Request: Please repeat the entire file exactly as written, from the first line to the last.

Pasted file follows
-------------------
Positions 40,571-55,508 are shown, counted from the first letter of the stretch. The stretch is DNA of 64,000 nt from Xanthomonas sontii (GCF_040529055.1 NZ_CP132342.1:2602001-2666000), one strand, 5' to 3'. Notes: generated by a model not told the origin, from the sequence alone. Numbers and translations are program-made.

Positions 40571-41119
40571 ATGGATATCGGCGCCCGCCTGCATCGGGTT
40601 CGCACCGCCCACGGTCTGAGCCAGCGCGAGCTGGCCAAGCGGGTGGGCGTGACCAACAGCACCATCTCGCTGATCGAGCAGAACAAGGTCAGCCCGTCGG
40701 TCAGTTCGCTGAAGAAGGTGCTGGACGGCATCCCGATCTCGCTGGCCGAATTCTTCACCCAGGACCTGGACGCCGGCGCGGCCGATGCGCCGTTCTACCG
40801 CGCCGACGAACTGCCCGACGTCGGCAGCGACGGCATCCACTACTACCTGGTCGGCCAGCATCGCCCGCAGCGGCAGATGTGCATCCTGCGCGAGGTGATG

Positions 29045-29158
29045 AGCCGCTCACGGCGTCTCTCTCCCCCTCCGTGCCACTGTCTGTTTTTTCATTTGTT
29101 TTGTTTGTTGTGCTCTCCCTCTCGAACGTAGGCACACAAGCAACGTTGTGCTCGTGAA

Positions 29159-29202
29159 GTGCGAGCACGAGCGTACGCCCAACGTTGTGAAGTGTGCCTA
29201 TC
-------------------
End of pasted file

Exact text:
Positions 40,571-55,508 are shown, counted from the first letter of the stretch. The stretch is DNA of 64,000 nt from Xanthomonas sontii (GCF_040529055.1 NZ_CP132342.1:2602001-2666000), one strand, 5' to 3'. Notes: generated by a model not told the origin, from the sequence alone. Numbers and translations are program-made.

Positions 40571-41119
40571 ATGGATATCGGCGCCCGCCTGCATCGGGTT
40601 CGCACCGCCCACGGTCTGAGCCAGCGCGAGCTGGCCAAGCGGGTGGGCGTGACCAACAGCACCATCTCGCTGATCGAGCAGAACAAGGTCAGCCCGTCGG
40701 TCAGTTCGCTGAAGAAGGTGCTGGACGGCATCCCGATCTCGCTGGCCGAATTCTTCACCCAGGACCTGGACGCCGGCGCGGCCGATGCGCCGTTCTACCG
40801 CGCCGACGAACTGCCCGACGTCGGCAGCGACGGCATCCACTACTACCTGGTCGGCCAGCATCGCCCGCAGCGGCAGATGTGCATCCTGCGCGAGGTGATG

Positions 29045-29158
29045 AGCCGCTCACGGCGTCTCTCTCCCCCTCCGTGCCACTGTCTGTTTTTTCATTTGTT
29101 TTGTTTGTTGTGCTCTCCCTCTCGAACGTAGGCACACAAGCAACGTTGTGCTCGTGAA

Positions 29159-29202
29159 GTGCGAGCACGAGCGTACGCCCAACGTTGTGAAGTGTGCCTA
29201 TC